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I'd like to put the STi Potenza RE070 tires on my WRX.

I'd be going with 17x7.5s, just like the STi rim. However, I can't figure out what offset I should be looking for.

Does anyone know about putting 17x7.5s on a WRX?
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Old 03-08-2004, 02:17 AM   #119
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The USDM STi (BBS) wheels are 17" X 7.5" ET53 and will fit your WRX just fine. In fact there are some nice pictures in this forum if you do a search.

Look here: http://forums.nasioc.com/forums/show...hreadid=475744

For most aftermarket wheels, ET48 is the common Subaru offset. There are many 17" X 7.5" ET48 wheels available for your car.

Check the Tire Rack and subydude for some nice choices.

Last edited by EHobron; 03-08-2004 at 02:42 AM.
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Old 03-12-2004, 08:31 PM   #120
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Smile I know you guys are tired of answering this question

I know you guys are tired of asking this question


As much as I hate to ask it cuz I know many of you have answered similar questions, but for my benefit I need to know. I am ordering 18X7.5 enkei RPM2's with a 50 mm offset on my 2003 wrx...is this ok? Also, my car has a eibach pro kit on it and the tires I'm getting are 225/40/18 do any of you think I might have rubbing problems? Any help would be greatly appreciated.


Travis



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Old 03-21-2004, 12:41 PM   #121
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i dunno about 18" wheels but it's funny that this thread's first post says 7.5" wide wheels should have an offset less than what the optional BBS 17" wheels are - the sti wheels. is the sti offset different from the wrx offset?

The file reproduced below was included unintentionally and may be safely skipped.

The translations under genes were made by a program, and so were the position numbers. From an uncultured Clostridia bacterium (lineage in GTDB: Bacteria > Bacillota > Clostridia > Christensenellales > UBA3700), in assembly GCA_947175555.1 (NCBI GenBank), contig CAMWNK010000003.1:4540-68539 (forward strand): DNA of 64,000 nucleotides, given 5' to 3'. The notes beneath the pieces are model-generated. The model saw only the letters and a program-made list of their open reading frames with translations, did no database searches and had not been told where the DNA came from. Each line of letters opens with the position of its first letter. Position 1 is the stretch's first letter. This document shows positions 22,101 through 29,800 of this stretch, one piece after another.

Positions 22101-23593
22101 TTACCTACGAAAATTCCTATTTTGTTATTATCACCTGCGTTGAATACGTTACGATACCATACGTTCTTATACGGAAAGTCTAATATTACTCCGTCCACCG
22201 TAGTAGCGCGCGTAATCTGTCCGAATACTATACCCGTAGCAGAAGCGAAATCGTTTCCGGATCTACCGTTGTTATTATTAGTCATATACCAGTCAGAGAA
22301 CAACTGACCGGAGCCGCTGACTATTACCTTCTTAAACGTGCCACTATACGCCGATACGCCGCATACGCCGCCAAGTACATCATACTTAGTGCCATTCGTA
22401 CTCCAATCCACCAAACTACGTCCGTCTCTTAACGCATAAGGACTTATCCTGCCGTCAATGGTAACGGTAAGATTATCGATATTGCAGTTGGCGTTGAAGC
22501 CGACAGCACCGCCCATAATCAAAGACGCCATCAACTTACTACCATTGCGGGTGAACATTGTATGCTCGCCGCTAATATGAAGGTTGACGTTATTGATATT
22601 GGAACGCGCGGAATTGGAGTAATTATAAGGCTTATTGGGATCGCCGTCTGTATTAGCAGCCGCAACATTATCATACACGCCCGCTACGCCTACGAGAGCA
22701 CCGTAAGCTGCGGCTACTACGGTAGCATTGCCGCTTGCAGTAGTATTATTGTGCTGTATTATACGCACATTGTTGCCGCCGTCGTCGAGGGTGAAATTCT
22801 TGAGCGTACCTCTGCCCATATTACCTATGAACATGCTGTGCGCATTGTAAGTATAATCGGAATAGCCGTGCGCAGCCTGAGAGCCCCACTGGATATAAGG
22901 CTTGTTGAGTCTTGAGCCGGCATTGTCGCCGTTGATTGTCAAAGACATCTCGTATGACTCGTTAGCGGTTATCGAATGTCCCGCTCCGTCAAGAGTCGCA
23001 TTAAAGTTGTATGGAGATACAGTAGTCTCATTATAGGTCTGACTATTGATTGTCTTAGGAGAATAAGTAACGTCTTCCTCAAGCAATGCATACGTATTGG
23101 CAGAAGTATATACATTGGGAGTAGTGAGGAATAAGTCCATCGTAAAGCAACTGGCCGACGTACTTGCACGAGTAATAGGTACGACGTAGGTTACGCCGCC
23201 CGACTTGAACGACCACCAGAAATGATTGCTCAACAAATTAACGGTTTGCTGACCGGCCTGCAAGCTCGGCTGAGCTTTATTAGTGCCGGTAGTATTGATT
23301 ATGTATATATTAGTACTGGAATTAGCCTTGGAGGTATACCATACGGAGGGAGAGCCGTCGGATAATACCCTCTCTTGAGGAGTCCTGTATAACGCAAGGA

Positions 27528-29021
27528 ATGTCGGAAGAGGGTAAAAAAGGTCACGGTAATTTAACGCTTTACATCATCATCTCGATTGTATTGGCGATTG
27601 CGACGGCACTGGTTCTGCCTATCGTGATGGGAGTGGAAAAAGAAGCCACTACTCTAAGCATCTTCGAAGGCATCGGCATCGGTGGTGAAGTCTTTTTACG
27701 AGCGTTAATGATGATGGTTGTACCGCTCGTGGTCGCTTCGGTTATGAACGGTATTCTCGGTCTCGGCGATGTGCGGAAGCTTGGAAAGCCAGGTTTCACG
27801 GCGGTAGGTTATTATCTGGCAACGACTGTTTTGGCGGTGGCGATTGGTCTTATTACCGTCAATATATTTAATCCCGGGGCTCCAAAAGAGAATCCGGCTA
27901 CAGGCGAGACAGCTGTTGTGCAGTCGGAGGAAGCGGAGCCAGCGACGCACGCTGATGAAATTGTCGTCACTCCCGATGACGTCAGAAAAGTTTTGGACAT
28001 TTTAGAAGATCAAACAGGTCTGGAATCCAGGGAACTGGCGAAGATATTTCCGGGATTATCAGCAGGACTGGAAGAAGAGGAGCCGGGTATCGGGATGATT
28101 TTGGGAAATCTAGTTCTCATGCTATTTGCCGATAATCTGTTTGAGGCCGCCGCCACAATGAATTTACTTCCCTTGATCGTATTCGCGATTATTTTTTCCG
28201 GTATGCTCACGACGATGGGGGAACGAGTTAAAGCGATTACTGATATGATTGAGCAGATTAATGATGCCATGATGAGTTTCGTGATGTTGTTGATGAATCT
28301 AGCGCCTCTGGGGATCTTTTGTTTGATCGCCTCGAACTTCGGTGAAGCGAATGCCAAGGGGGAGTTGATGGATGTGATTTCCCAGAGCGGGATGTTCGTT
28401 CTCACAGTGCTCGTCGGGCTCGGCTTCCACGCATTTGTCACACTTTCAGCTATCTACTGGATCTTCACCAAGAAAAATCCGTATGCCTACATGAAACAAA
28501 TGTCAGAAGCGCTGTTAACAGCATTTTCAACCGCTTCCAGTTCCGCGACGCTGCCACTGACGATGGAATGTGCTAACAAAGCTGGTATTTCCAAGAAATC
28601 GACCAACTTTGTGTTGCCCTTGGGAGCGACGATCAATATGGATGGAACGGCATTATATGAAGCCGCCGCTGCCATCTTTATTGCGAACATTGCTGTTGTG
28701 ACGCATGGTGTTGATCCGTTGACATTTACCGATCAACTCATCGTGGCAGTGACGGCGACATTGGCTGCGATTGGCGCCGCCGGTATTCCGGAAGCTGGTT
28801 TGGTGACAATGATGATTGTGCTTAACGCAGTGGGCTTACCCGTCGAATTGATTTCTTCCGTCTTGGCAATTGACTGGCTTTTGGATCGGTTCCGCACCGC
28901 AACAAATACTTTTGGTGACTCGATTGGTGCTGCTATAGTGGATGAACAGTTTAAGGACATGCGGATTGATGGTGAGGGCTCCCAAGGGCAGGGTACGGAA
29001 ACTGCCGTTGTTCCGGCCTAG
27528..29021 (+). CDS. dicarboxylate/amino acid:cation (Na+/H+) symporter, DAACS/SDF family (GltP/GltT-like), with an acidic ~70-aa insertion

the offset this thread says for 7.5" is 47 to 50mm whereas the multispoke silver/gold 17"x7.5" has an offset of 53mm.

what gives?
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Old 03-23-2004, 03:35 PM   #122
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Lightbulb

*** Post edited to remove bad advice. The numbers were mathematically correct, the mindset was bad. ***

< Blues_Brothers_mode >
&nbsp;&nbsp;"I see the light!!"
&nbsp;&nbsp;"Do you see the light?!"
&nbsp;&nbsp;"Yes!! I
SEE the light!!!"
< /Blues_Brothers_mode >

Stick as close to 48-53 mm offset as possible. Regardless of the width. Remember that for each inch of width you add to the wheel, it is getting a half-inch closer to your struts and a half-inch closer to your fenders.

The width applies to tires also. If your car comes with 205s stock, a 225 will be almost an inch wider. 235s will be over an inch wider. And over a half inch closer to your struts/fenders...



Some definitions to help others with their learning curve:

Offset This is, as said previously here, the distance of the hub-mounting surface from the centerline of the wheel.

Backspace The distance from the back edge of the wheel to the hub-mounting surface